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Hold FIFA to Account? The FA could wear the Armband

Written by Philip Jones on Thursday, 14 May 2015

We need a new era in football – one without corruption and with increased transparency in the beautiful game. The public expect nothing less.


 

Much has been made of corruption within football’s governing body FIFA recently.  According to a public opinion poll carried out in November 2014 by Opinium, only 12 of the British public believed that FIFA was at least somewhat trustworthy while 31 per cent of respondents believed it to be “not at all trustworthy”. This is not surprising when one takes count of the questions raised in relation to the bids for the 2018 and 2022 World Cups held in Russia and Qatar respectively, coupled with FIFA’s refusal to publicly release the complete findings of Michael Garcia’s investigation into the awarding of the tournaments.

FIFA’s (in)action led to Garcia’s resignation in December and Football Association (FA) Chairman Greg Dyke slamming FIFA’s processes as “a bit of a joke” stating that he did not believe FIFA to be a “straight organisation” that hadn’t been “for many years”.   It even led ex-FA Chairman David Bernstein to claim that football’s credibility was “suffering enormously” under the current setup. Only 2 per cent of the British public disagreed.  In addition 80 percent of the British public believed the FA should take the lead in holding FIFA to account in Europe.

This brings us to a different problem. Just prior to the 2014 Brazil World Cup the Confederação Brasileira de Futebol (CBF) dropped off goodie-bags to 65 football representatives’ hotel rooms with luxury Parmigiani £16000 watches inside, a breach of FIFA’s Code of Ethics.  After finding out about the watches, FIFA demanded officials return them to its Investigatory Chamber by 24 October 2014 in order for them to be donated to “an independent non-profit organization or organizations committed to corporate social responsibility projects in Brazil” or face disciplinary action.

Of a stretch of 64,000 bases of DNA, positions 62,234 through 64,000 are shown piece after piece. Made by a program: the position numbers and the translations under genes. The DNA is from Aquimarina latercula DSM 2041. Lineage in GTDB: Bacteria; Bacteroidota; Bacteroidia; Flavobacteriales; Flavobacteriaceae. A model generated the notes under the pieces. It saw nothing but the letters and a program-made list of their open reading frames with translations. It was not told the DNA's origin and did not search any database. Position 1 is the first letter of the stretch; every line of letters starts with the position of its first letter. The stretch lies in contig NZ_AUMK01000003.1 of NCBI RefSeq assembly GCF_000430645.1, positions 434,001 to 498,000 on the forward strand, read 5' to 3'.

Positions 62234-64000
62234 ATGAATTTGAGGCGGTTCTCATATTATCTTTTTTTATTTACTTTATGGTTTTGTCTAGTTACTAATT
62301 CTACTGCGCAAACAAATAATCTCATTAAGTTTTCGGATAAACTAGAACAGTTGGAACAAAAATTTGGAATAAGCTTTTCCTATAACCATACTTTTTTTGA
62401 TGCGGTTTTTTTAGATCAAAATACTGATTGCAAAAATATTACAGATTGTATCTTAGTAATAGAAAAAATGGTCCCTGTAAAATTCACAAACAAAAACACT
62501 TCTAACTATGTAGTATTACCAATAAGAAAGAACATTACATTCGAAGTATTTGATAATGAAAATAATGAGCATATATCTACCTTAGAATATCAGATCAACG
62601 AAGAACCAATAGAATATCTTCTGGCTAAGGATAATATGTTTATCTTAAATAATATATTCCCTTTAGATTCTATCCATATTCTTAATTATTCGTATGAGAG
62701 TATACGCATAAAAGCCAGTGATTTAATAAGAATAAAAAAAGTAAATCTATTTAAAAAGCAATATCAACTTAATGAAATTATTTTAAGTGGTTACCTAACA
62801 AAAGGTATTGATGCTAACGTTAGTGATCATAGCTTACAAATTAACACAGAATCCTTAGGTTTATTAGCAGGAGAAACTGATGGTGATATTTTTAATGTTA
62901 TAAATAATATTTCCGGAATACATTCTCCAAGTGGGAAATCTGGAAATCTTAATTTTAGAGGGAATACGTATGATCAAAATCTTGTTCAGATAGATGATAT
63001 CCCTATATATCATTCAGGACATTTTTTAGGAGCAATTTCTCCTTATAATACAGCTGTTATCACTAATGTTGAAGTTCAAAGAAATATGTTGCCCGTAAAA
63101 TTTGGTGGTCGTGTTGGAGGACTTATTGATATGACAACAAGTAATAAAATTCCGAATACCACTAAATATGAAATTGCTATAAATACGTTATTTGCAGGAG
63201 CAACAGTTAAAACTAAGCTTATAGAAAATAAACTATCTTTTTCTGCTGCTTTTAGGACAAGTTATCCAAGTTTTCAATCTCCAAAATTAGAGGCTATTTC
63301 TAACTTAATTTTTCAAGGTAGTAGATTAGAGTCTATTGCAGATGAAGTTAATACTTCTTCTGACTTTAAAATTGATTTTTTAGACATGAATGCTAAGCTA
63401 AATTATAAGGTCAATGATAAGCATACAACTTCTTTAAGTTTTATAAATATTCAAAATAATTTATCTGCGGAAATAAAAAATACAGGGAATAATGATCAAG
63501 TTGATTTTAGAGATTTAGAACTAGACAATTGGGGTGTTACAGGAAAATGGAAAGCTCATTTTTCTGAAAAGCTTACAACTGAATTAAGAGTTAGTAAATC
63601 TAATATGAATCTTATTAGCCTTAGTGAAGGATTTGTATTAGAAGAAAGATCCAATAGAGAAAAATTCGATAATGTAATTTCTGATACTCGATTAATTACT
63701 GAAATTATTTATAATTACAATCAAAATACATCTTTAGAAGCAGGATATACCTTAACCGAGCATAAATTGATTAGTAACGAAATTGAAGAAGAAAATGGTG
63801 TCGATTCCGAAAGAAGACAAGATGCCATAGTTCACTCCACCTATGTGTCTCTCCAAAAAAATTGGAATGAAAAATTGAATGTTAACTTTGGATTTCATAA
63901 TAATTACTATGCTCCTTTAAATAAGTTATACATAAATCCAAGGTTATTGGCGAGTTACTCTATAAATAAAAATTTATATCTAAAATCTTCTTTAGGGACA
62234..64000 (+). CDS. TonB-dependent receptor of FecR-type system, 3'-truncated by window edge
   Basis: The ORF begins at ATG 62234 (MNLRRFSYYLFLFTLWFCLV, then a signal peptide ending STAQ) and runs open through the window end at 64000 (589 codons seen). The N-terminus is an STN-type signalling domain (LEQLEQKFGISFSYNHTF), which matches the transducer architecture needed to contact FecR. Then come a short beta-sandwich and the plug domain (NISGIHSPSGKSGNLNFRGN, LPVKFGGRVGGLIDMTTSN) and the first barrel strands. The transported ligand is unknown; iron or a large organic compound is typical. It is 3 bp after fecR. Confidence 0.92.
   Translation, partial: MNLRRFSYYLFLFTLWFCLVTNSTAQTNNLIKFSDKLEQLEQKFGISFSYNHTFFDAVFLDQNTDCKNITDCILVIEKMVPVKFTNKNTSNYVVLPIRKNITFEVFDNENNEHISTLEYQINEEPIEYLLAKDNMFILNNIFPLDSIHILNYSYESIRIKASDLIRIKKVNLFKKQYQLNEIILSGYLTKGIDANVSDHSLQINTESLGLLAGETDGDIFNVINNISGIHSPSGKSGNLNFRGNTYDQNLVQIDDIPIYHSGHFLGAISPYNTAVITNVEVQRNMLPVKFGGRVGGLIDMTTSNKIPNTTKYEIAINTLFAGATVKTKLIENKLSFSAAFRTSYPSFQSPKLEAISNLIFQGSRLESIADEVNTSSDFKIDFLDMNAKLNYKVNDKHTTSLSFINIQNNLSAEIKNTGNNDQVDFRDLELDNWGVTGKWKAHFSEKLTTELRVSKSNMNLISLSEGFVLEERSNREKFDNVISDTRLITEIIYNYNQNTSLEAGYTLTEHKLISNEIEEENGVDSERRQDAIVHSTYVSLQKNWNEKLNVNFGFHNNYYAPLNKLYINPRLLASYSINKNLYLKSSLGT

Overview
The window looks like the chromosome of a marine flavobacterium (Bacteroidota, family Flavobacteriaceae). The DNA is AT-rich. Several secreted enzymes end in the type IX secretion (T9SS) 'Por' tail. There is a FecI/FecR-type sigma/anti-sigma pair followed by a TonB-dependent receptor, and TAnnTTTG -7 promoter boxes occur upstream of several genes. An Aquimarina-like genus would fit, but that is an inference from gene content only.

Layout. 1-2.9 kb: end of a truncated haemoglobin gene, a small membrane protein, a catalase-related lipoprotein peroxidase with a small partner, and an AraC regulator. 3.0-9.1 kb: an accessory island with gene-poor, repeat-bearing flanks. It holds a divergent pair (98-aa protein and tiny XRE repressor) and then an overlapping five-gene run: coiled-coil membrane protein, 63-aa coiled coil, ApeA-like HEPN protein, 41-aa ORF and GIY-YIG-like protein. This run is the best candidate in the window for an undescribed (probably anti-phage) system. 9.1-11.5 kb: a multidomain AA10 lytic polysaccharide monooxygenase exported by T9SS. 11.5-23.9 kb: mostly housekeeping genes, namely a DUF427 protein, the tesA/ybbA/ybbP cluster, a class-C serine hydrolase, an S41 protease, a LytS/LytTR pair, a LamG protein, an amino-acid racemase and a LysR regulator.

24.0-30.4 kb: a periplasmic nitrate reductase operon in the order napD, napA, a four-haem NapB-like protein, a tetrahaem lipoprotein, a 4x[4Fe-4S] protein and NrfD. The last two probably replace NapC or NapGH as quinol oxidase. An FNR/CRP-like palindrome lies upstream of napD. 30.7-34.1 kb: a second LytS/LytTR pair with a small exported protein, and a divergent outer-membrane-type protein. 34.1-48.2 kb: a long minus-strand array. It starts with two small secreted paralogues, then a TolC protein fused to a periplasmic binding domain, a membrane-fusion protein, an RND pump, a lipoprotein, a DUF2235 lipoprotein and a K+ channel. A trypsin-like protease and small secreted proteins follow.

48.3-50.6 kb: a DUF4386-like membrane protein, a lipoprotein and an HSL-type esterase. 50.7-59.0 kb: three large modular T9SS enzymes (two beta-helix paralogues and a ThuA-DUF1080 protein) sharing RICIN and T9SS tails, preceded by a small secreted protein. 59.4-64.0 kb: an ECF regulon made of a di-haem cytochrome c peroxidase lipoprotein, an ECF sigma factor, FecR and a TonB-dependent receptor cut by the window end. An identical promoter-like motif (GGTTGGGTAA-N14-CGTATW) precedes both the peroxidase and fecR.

Football officials may not offer or accept gifts that have more than “symbolic or trivial value.” FCE Art. 20(1)(a). “If in doubt gifts shall not be offered or accepted.” FCE Art. 20(2). Football officials “are expected to be aware of the importance of their duties and concomitant obligations and responsibilities,” FCE Art. 13(1) and must “immediately report any potential breach” to the Investigatory Chamber FCE Art. 18(1). FCE violations may be sanctioned regardless of whether they were “committed deliberately or negligently.” FCE Art. 5(2). – FIFA

It was not until 6 months after the stated deadline that all watches were accounted for which does not bode well for how officials take FIFA’s rules into account.

In the UK, I hope that the FA will lead by example and ensure that nobody is exempt from the rules, including those are the top or especially at FIFA itself.

We need a new era in football – one without corruption and with increased transparency in the beautiful game. The public expect nothing less.

 

To follow Transparency International’s work on corruption in sport, access the webpage here and hashtag #sportintegrity on Twitter

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Read 1891 times Last modified on Wednesday, 11 November 2015 10:07
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Philip Jones

Philip is TI-UK's Communications Officer. You can follow him on Twitter at @PBentleyJones

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